Recommended reading: a very timely article by the New York Times about the boom-bust cycle in the art market and the impact of the recent correction:
"The Boom Is Over. Long Live the Art!"
I share the author's relief that the over-hyped art market is experiencing a correction, and that this is resulting in a "flight to quality," defined as skill-based figurative art. However, I don't share the author's view that the resurgence in realistic painting is due to the fact that paintings are easy to sell: the New York Times is betraying its conceptual bias here. The resurgence of painting in the past 15 years was driven by underground reactionaries who were bucking dominant tastes, and the movement to re-connect with traditional painting practices was discouraged by both critics (with cries of "kitsch") and galleries that prefer to sell "factory" conceptual art which is easier to produce quickly in large format. It is far more cost effective for a gallery to exhibit a "found art" plastic bag installation stapled to the wall alongside a pretentious essay (I'm not making this up, by the way) than it is to invest 150 hours over 2 months on the "slow art" process of making an 18x24 inch oil painting.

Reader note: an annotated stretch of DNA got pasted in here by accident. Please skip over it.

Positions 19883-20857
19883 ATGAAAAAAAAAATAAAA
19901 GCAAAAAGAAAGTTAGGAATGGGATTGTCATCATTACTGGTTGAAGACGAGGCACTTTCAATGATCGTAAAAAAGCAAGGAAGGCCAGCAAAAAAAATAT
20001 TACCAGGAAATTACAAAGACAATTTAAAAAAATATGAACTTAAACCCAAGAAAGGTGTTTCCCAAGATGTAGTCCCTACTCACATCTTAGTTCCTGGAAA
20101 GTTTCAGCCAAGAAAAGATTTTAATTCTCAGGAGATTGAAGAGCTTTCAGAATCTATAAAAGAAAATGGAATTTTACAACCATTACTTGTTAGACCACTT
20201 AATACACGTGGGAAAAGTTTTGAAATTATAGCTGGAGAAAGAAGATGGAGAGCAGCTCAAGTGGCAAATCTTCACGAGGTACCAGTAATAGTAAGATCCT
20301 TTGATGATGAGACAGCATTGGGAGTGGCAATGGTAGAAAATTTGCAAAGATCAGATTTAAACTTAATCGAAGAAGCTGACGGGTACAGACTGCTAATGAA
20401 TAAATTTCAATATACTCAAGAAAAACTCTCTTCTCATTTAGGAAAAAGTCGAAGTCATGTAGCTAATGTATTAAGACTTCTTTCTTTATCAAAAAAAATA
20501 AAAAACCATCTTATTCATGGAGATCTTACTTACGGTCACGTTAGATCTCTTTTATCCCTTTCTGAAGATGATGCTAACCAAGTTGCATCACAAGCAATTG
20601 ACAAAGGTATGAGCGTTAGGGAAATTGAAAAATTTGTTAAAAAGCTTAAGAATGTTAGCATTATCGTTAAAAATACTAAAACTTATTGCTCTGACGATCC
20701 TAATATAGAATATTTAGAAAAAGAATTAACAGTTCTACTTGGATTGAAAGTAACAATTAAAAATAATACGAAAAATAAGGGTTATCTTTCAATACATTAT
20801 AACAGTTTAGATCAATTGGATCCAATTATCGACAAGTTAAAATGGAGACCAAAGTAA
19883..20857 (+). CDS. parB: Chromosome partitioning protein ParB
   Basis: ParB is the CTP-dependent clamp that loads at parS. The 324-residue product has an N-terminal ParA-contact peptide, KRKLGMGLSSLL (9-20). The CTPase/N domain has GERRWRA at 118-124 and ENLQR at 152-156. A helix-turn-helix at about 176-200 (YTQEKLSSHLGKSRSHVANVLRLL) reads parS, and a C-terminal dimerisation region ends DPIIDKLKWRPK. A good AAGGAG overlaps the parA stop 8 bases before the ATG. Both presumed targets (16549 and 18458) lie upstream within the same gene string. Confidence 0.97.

NYC Studios: Casualties of the Downturn
That being said, artists are really suffering right now and leaving the city in droves as studio rents and maintenance costs have remained high while art sales vaporize. The anecdotal evidence is accelerating: next Saturday I'm invited to attend the going-away party for a hyper-talented New York Academy of Art Postgraduate Fellow who is moving to Maryland on a permanent "sabbatical."
For those who care about the grass roots of NYC's cultural ecosystem, it's time to think globally and act locally: I'm organizing a regular salon event with the legendary celebrity fine art photographer Gilles Larrain to raise consciousness about this issue and engage people in the studio community. Here's the press release and web site, spread the word!